Irene Lee and April DeGennaro recently published a chapter entitled "Computer Science, Coding, and Project-Based Learning for Engineering Instruction" in the book "Engineering Instruction for High-Ability Learners in K-8 Classrooms" edited by Debbie Dailey & Alicia Cotabish and published by Prufrock Press of Austin, TX.
In this book they discuss strategies to support students in productive struggle in computer science. Here's an excerpt that might be useful for Project GUTS teachers:
Productive struggle has been described in mathematics education literature as an effortful practice that builds useful understanding and skill by making sense of something or figuring out something that is not immediately apparent (Hiebert & Grouws, 2007). Productive struggle is a positive student experience and often involves students developing tenacity and using good strategies. In the context of computer science, this description is relevant, but, in addition to making sense of concepts and structures and uncovering mathematical relationships, computer science learners are often creating algorithms in which their understandings of concepts and mechanisms are embedded. This actualization of their thoughts and understanding into a piece of working computer code adds another layer of practice, in which productive struggle may occur. Strategies exist that may help teachers foster productive struggle in gifted and advanced students (McCoy & Cudjoe, 2015):
- Anticipate student struggles and misconceptions that might occur. Plan ways to support students without removing the opportunities for students to develop deeper understanding. Get familiar with common issues/misconceptions students may have. Prepare questions and prompts that may lead students to reflect.
- Offer process praise. Instead of praising students for their talent or intelligence, praise students for the strategies they use, the work they do, and their persistence or effort (Kamins & Dweck, 1999).
- Use open-ended questions. Frame questions in a way that multiple approaches and answers are expected and accepted. Also provide multiple entry points and ways students can relate to the problem (e.g., when creating algorithms, students can solve the same problem in different ways; Prince & Felder, 2006).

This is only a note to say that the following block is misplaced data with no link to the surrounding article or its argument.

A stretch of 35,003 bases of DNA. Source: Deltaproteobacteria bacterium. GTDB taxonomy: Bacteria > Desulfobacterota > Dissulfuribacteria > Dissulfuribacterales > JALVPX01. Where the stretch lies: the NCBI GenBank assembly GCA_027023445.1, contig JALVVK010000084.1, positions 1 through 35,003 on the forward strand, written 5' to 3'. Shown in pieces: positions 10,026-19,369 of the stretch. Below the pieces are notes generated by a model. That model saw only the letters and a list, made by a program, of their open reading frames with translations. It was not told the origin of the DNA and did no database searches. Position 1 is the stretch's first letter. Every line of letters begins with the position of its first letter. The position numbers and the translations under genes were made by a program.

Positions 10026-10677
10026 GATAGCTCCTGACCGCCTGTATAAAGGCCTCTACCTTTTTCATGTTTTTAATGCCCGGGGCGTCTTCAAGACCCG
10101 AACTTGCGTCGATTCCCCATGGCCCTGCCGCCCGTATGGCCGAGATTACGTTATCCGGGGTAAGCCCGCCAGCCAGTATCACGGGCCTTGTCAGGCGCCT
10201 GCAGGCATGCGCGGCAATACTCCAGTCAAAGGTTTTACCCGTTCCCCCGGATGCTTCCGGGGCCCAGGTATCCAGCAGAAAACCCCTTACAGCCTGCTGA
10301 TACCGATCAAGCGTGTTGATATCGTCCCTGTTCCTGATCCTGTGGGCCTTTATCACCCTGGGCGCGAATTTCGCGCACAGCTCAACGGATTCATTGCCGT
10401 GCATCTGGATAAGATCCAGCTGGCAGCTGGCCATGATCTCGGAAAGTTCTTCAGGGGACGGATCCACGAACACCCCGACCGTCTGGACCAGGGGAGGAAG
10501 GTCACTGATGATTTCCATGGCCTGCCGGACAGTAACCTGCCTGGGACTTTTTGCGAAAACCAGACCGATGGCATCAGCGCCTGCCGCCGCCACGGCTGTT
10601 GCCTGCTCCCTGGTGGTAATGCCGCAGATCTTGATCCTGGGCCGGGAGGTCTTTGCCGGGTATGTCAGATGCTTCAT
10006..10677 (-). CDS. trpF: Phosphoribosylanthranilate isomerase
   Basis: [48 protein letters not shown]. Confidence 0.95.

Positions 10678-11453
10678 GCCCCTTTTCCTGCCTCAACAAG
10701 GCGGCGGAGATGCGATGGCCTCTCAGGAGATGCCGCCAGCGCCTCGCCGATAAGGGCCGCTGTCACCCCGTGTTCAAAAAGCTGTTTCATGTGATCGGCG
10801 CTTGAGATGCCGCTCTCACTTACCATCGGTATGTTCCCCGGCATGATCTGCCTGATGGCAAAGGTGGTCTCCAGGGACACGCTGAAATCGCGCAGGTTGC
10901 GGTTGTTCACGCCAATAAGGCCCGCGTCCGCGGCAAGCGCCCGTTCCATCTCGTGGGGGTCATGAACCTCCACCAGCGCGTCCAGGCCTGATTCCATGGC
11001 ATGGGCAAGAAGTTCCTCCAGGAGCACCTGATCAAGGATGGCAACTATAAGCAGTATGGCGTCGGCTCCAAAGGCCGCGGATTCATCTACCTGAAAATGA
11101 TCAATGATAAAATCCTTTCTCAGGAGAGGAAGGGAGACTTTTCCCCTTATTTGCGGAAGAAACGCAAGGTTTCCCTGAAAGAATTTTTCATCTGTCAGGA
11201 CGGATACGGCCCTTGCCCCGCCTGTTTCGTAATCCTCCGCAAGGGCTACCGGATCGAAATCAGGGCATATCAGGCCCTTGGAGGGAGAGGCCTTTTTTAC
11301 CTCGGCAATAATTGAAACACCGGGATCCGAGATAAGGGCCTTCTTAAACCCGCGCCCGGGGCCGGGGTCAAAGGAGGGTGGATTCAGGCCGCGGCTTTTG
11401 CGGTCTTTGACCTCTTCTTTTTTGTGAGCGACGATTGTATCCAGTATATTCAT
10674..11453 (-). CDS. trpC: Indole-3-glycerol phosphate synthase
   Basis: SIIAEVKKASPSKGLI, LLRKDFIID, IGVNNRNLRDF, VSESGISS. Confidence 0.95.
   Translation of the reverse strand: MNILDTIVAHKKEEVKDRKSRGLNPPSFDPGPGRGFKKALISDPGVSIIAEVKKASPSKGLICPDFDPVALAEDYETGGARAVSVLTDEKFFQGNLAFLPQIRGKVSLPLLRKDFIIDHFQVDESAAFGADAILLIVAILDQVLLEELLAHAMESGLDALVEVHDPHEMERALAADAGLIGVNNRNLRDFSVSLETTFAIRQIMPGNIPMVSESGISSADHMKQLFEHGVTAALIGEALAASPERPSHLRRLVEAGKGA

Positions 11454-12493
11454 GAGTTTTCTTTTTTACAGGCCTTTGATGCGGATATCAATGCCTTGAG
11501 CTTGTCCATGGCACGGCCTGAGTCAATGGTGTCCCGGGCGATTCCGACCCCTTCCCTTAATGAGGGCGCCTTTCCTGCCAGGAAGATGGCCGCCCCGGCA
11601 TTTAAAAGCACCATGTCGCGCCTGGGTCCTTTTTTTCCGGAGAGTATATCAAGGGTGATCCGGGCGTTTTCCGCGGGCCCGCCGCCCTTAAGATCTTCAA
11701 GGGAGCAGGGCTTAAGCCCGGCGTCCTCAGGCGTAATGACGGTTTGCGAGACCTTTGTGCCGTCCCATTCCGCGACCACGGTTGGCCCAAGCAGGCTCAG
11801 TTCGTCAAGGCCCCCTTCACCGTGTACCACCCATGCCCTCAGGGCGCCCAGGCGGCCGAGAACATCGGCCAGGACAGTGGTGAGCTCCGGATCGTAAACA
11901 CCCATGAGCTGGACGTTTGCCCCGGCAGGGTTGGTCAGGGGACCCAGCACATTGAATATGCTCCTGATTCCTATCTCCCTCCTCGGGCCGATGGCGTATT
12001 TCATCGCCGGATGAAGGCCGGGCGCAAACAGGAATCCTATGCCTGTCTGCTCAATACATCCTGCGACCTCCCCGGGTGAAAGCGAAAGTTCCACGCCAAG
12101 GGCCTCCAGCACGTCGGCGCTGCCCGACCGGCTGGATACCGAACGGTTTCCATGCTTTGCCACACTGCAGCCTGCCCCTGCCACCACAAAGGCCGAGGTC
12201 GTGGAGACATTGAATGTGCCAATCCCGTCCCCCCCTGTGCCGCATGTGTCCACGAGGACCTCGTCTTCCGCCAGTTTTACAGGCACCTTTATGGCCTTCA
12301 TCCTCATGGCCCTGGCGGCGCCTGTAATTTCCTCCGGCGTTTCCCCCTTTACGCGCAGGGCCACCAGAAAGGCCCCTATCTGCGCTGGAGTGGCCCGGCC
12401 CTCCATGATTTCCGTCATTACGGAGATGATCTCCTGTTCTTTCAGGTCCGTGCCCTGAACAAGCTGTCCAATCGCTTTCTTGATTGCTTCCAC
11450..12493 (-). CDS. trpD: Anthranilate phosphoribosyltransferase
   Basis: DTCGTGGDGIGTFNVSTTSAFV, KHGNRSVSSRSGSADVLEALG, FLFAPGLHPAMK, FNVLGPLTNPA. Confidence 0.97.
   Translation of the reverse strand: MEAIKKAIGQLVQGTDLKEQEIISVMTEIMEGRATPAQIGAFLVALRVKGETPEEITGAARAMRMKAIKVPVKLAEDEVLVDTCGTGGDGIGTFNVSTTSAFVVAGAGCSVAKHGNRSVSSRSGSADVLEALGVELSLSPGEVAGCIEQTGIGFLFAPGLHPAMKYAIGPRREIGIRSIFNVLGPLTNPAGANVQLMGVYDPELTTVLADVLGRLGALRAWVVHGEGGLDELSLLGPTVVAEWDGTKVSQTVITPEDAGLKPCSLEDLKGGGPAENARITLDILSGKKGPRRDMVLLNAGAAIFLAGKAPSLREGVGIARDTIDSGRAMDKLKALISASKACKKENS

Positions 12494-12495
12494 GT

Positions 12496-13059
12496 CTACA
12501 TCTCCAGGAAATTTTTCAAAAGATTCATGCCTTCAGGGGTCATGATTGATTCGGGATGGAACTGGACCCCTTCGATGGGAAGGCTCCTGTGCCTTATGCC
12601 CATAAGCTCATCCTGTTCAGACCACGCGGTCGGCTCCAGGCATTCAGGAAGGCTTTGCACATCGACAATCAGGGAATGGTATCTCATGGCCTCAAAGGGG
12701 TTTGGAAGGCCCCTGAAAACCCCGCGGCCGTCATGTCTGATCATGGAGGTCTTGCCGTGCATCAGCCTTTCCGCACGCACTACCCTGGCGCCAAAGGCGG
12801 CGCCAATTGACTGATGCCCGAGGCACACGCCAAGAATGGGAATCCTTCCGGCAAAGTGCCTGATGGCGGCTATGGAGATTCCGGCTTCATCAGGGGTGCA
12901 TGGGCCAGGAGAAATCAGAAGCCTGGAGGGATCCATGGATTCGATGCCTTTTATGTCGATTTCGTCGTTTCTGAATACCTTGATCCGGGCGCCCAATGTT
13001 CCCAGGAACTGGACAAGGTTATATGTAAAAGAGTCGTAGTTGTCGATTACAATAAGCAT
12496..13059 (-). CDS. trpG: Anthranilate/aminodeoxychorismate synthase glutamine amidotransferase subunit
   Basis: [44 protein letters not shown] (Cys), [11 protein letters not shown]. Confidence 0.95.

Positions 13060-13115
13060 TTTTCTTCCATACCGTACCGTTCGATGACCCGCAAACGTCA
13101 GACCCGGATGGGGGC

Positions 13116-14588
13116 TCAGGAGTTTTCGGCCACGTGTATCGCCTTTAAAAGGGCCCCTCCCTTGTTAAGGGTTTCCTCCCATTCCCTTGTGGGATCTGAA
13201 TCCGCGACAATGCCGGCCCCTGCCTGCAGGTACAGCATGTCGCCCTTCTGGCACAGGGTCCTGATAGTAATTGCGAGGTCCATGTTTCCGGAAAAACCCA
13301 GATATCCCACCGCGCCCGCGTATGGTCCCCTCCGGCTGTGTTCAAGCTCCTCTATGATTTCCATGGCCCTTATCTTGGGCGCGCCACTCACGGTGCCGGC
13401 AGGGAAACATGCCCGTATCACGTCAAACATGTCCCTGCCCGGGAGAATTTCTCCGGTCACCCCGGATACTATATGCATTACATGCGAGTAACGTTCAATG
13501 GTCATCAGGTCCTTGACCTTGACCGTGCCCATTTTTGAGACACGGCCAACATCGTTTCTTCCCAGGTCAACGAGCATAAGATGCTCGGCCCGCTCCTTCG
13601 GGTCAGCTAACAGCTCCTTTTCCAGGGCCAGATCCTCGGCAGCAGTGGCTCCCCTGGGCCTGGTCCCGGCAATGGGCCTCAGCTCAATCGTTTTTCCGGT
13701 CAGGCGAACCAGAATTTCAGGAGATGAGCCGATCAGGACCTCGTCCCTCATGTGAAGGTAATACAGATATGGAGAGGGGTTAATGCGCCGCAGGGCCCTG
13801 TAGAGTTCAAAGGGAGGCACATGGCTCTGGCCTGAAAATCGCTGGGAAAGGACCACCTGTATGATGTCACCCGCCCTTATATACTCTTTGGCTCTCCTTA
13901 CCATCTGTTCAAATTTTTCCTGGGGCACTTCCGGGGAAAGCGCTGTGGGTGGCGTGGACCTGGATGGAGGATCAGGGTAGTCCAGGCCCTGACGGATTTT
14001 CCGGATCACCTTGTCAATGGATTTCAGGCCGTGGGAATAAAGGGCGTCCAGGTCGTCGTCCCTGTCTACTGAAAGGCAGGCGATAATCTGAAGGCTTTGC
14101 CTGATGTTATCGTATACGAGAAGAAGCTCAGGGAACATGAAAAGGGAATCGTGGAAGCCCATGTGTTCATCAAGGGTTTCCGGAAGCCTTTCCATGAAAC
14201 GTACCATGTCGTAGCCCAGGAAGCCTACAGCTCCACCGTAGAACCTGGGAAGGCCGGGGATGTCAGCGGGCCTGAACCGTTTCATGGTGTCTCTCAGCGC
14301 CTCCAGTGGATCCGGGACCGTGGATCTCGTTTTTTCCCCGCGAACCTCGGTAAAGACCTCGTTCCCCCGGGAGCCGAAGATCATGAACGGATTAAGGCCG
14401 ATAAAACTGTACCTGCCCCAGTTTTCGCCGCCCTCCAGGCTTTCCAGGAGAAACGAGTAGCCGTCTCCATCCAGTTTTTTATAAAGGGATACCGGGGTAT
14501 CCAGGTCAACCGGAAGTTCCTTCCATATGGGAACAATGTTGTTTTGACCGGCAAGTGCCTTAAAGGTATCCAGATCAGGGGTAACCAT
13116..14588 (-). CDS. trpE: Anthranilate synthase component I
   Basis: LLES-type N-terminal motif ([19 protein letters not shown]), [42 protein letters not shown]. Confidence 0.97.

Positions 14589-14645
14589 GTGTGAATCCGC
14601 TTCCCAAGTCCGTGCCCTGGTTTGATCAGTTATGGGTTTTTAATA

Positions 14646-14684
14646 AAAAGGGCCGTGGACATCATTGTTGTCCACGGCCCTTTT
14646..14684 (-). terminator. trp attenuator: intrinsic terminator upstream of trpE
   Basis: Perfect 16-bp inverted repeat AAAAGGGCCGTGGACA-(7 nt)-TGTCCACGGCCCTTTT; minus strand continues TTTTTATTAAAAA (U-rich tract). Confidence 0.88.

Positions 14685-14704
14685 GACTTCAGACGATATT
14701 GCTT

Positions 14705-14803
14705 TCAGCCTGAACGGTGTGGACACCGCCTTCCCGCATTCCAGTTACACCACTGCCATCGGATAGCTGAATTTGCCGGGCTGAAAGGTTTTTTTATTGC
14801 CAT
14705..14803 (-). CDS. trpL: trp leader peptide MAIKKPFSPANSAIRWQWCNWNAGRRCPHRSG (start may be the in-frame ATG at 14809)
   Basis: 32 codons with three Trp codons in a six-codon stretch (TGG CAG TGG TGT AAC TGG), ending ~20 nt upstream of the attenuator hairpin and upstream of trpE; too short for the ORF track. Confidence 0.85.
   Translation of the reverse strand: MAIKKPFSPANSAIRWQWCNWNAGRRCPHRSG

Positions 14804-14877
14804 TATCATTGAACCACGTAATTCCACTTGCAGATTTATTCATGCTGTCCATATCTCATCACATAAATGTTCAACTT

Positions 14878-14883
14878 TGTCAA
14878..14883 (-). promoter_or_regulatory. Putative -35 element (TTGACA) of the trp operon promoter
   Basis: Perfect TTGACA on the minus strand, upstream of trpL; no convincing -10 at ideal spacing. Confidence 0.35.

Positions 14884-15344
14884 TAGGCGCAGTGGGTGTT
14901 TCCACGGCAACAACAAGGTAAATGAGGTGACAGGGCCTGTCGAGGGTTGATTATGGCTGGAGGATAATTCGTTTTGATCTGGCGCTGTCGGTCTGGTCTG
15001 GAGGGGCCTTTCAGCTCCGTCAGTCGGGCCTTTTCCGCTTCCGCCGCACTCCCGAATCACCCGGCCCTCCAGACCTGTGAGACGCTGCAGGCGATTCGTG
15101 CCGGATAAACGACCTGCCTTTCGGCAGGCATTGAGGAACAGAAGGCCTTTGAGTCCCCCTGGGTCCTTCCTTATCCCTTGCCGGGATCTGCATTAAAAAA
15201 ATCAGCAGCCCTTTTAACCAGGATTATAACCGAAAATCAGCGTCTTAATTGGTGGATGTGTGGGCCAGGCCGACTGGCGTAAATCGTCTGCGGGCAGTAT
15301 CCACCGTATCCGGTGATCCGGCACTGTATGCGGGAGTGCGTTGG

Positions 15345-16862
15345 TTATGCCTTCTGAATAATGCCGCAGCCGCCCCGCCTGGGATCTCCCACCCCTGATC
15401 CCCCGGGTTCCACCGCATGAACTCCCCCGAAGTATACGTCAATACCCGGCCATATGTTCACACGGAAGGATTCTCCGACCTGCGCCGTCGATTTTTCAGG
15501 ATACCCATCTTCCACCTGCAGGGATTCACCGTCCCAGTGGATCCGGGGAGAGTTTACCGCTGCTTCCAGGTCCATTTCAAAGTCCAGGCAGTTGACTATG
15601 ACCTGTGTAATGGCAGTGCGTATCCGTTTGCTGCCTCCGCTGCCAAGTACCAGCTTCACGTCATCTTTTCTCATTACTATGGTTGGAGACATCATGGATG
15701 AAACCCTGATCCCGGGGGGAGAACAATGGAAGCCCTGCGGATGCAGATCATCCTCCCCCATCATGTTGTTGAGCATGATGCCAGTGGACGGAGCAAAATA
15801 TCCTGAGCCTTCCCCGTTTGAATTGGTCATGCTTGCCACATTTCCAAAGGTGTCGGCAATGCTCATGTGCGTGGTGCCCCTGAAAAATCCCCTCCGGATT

- Utilize parallel tasks (easy, medium, hard challenges). Assign two or more tasks that are designed to meet the needs of students working at different levels, but address the same fundamental concept and use a similar context, so that they can be discussed simultaneously (e.g., challenging students to use simple looping vs. nested looping to draw a figure; Gregory, 2003; Tomlinson 1999; Tomlinson, 2001; Tomlinson & McTighe, 2006).
- Attend to student-teacher interactions. Consider the balance between supporting students enough to avoid frustration while maximizing learning and independence (Malone, 1981).
- Incorporate ongoing formative assessment. Ask students to express what they understand about new materials, and allow them to pinpoint and correct their knowledge gaps and misconceptions (Goldenberg et. al., 2015; Popham, 2008).
- Use spaced/distributed practice (Baddeley, Anderson, & Michael, 2009; Benjamin & Tullis, 2010; Rohrer & Taylor, 2006; Sobel, Cepeda, & Kapler, 2011). Help students to understand that they don’t have to learn everything during their first attempt. Support students by circling back to topics to deepen and refine understanding over time (Cimpian, Arce, Markman, & Dweck, 2007; Rawson, Dunlosky, & Sciartelli, 2013). This spiraling has been found to produce lasting learning because long-term memory of material is strengthened each time information is actively retrieved (Sweller, 1988).
- Incorporate mixed practice. Practicing different types of questions and problem solving builds learning-for-transfer more effectively (Rohrer, 2009).